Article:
Bristol street artists to create Southville Primary murals

imageSouthville Primary School Pupils watching Farrah Fortnam designing on a school buildingSouthville Primary School
Pupils watch artist Farrah Fortnam creating designs on one of the school buildings

A primary school is linking-up with a number of artists to create street art on its buildings.

Southville Primary School in Bristol is part of the area where Europe’s largest street art festival, Upfest, is held.

It has taken inspiration from the event to launch its own celebration called Southfest, and is welcoming seven artists to the school throughout March.

Headteacher Andy Bowman said: “We want to share the joy and freedom of using art as a means of self-expression.”

Professional artists will be creating original works both inside and outside of the school buildings, in a project being run in partnership with the University of Bath and Bath Spa University.

imageSouthville Primary School Andy CouncilSouthville Primary School
Andy Council is among the artists creating designs at the school

Artists have been leading assemblies and gathering ideas from pupils to inspire their art.

The work will last four weeks, culminating in an open event on 27 March, when parents and the community will be able to see the finished pieces.

imageSouthville Primary School Tom HodgkinsonSouthville Primary School
Tom Hodgkinson’s work focuses on animals and nature

Mr Bowman said: “We are surrounded by amazing street art in our local area thanks to Upfest.

“Two of our school values are connection and imagination, so the creative, expressive spirit at the heart of the Bristol street art community really resonates with us and we want to tap into this spirit and leave a lasting legacy on our walls.”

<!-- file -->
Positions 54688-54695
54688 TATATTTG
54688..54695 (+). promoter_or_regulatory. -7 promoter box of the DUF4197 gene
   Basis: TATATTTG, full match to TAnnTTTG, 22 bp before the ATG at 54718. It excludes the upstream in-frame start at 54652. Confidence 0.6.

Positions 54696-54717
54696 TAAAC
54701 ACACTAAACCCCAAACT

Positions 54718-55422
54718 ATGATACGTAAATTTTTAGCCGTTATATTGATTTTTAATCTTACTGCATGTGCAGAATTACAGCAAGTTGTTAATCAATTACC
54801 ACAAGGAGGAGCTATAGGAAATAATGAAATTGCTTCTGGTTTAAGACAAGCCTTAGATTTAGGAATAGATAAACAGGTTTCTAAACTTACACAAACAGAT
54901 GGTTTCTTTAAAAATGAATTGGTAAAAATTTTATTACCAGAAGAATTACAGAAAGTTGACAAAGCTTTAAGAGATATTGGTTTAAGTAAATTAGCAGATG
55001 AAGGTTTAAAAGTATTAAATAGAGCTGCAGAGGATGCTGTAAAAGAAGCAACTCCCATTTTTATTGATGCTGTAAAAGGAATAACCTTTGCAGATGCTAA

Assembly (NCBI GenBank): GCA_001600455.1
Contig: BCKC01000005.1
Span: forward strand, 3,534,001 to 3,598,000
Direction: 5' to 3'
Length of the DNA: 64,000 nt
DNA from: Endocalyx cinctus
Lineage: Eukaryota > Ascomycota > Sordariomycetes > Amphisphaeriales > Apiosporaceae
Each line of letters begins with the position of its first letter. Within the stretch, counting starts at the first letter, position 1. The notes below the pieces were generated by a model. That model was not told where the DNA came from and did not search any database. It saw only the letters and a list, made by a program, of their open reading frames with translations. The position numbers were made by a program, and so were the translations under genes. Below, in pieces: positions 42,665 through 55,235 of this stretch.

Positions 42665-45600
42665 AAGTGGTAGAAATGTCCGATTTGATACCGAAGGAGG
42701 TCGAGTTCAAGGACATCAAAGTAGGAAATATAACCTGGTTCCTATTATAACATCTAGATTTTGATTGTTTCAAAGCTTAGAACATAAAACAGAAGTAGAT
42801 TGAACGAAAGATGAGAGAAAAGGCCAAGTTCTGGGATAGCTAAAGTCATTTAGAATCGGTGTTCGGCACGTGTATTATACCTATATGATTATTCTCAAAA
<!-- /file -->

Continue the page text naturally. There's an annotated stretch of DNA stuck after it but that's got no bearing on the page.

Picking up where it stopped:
The artists creating murals at the school are Andy Council, Farrah Fortnam, Venessa Scott, Oli T, Tom Hodgkinson, Jemma Bursnell and Ben van Praag.

The school has also commissioned a piece by a year six pupil who is a “street artist of the future”, said Mr Bowman.

imageSouthville Primary School Jemma BursnellSouthville Primary School
Jemma Bursnell’s work is brightening up the school corridors

He added: “It is all about giving the children chance to engage with the artists and be a part of their creative process, before seeing them in action and watching the art evolve in front of their eyes.

“The additional impact is that for decades to come children will share their school with these fantastic original works of art, and with the artists embedded into our curriculum – that is a really exciting legacy of Southfest.”

Pupils will also be designing their own piece of word art in a language they speak at home as part of a university project called Co-Creative Celebration of Multilingualism through Arts.

imagePresentational grey line

Follow BBC Bristol on Facebook, X and Instagram. Send your story ideas to us on email or via WhatsApp on 0800 313 4630.



This post was originally published on this site